A Good Night’s Sleep

By Dr. Elizabeth Wallace, ND

Have you ever had difficulty falling asleep? Or wake up during the night, unable to get back to sleep? Do you feel unrested in the morning? When learning to view insomnia from the standpoint of Chinese Medicine, we first view the body as one harmonious organism, much like the cohesiveness of a forest. Water, or the Kidney, nourishes the growth of Wood, or the Liver, which, in turn, provides material for the necessary element of Fire, or the Heart. When Wood burns, ash provides nourishment for the Earth, or the Spleen. Qi (Chi) is energy and Blood carries nutrients as well as your Spirit, to all parts of the body and mind. If a person presents with fatigue, depression and/or insomnia, a doctor of Chinese Medicine will consider treating Blood deficiency (including but not limited to a diagnosis of anemia) and will often focus on the Heart.

From a Chinese medical standpoint, Blood is involved with most women’s health issues. Any irregularity in the menstrual cycle, including cramps, is viewed as an imbalance in Blood. Pregnancy, birth and breastfeeding require an ample supply of Blood.  Many women do not experience issues with sleep until the birth of a child. Therefore, it important to nourish the Blood after birth and throughout breastfeeding.

If you think you may be blood deficient, it is best to consult with a trained physician.
Typical symptoms that point toward blood deficiency are:

~Pale complexion
~Dry skin, brittle nails, hair loss
~Fatigue, especially during or after periods
~Irregular menses
~Light or short period
~Muscle tension or tingling/numbness in extremities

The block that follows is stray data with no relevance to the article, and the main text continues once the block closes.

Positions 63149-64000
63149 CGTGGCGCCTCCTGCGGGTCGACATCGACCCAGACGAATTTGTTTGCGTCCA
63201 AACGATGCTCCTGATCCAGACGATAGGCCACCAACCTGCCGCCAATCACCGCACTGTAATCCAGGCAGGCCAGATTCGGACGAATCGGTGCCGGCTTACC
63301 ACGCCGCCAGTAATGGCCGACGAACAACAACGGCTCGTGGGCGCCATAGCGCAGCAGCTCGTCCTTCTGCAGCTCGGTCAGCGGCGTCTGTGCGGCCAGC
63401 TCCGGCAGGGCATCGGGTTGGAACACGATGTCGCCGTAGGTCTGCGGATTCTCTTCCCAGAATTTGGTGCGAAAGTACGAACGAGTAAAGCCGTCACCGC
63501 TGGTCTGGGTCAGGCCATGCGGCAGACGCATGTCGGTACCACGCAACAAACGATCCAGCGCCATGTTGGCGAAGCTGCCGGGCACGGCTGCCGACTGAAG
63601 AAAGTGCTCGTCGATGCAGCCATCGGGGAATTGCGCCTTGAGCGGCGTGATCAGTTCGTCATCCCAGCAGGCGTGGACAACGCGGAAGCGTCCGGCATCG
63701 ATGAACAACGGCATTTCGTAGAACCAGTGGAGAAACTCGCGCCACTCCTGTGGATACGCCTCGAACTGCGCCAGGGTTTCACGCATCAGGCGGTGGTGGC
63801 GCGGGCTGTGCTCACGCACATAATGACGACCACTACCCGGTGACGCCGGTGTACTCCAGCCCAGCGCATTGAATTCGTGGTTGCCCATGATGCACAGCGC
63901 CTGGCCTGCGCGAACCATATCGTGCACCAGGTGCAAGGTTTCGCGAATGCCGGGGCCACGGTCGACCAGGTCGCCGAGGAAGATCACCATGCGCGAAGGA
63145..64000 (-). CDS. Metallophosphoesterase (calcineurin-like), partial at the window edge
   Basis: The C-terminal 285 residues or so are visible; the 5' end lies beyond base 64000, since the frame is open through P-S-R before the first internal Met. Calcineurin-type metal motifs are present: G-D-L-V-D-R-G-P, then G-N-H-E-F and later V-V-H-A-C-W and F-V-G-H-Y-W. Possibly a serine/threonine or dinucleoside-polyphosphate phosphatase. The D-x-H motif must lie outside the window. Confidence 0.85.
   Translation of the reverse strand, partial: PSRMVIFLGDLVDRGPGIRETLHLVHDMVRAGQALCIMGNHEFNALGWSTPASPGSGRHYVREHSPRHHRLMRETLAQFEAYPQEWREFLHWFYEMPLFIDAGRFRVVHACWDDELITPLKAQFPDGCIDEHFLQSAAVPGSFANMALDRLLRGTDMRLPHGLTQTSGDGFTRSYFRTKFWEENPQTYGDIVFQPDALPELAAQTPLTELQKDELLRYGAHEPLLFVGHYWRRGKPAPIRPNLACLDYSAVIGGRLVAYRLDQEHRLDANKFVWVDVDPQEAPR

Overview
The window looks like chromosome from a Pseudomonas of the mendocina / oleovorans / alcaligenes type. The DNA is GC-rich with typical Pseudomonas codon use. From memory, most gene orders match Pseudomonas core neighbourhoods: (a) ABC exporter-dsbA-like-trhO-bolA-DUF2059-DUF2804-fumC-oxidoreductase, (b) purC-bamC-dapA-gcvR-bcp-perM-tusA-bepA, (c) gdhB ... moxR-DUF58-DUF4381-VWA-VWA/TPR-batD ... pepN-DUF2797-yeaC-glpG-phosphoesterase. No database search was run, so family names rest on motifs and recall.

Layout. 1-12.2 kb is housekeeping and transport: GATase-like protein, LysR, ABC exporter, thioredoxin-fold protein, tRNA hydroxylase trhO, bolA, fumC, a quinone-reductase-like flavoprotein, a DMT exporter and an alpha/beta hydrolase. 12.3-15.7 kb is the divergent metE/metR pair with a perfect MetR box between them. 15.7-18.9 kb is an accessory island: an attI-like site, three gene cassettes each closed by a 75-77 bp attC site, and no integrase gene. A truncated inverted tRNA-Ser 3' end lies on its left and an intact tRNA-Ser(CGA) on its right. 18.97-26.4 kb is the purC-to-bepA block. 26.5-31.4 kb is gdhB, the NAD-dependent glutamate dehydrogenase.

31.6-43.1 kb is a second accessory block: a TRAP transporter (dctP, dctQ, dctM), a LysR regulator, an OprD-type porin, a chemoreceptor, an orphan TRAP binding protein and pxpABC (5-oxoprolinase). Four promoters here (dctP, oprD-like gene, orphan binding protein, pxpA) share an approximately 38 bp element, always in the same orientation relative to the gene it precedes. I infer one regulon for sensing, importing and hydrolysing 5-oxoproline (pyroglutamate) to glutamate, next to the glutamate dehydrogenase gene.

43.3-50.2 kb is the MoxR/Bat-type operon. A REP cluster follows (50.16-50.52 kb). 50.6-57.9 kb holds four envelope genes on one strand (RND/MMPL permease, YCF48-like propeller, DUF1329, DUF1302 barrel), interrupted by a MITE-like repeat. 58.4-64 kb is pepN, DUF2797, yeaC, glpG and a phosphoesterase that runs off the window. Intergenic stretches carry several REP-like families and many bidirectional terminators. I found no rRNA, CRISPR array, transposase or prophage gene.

~Tendency toward constipation or dry stools

Now for the tools to help nourish your blood deficiency and get a good nights sleep. Both Chinese and Naturopathic medicine recommend a whole foods diet — foods that are as close to their natural form as possible. This means avoiding processed foods and sugar.

The single best treatment is eating organic red meat (the only source of heme iron), especially organ meats. Other foods that are good at building Blood are legumes, green leafy vegetables, cabbage, celery, mushrooms, nuts and seeds.

Herbs that help build blood include nettles, wheat grass, spirulina, mugwort, white peony, angelica root, rhemannia root, suan zao ren. Insomnia is rarely just about a Blood deficiency pattern, so it is best to have a practitioner prescribe the specific herbal formula that is tailored to you.  Different herbs are used based on whether you have difficulty falling asleep or for waking up and not being able to fall back to sleep.

I have seen great success using acupuncture. Acupuncture is a broad- spectrum technique at creating balance throughout the entire body.

Finally, create rhythm in your life: Get in bed before 11 p.m. so that your liver doesn’t start using your next days storage of sugar (you need that sugar to get you out of bed in the morning).  Studies have shown that regular exercise (4-5 times a week building a small sweat), increases the quality and quantity of sleep. Avoid strenuous activity and/or stressful situations at night. Both good and bad excitement releases cortisol (the fight or flight hormone) and will keep you awake. (Elevated nighttime cortisol can be balanced with acupuncture, herbs and nutrients). Create a nighttime ritual with a sleepy time tea (perhaps chamomile, passion flower, and lemon balm). Keep your room dark all night. Melatonin is a light sensitive hormone that regulates our circadian rhythm. I personally don’t prescribe melatonin as a supplement, but use other methods, such as rhythm and nutrients, to raise nighttime levels.

With so many different causes and treatments for insomnia, these are a few places to start making some lifestyle changes as suggested by both Chinese and Naturopathic medicines, before you reach for a bottle of pills or a glass of wine. And if you are fortunate enough not to have issues with sleep, take advantage of your natural ability to heal your body and keep it looking and feeling young and healthy. Sweet dreams. . .

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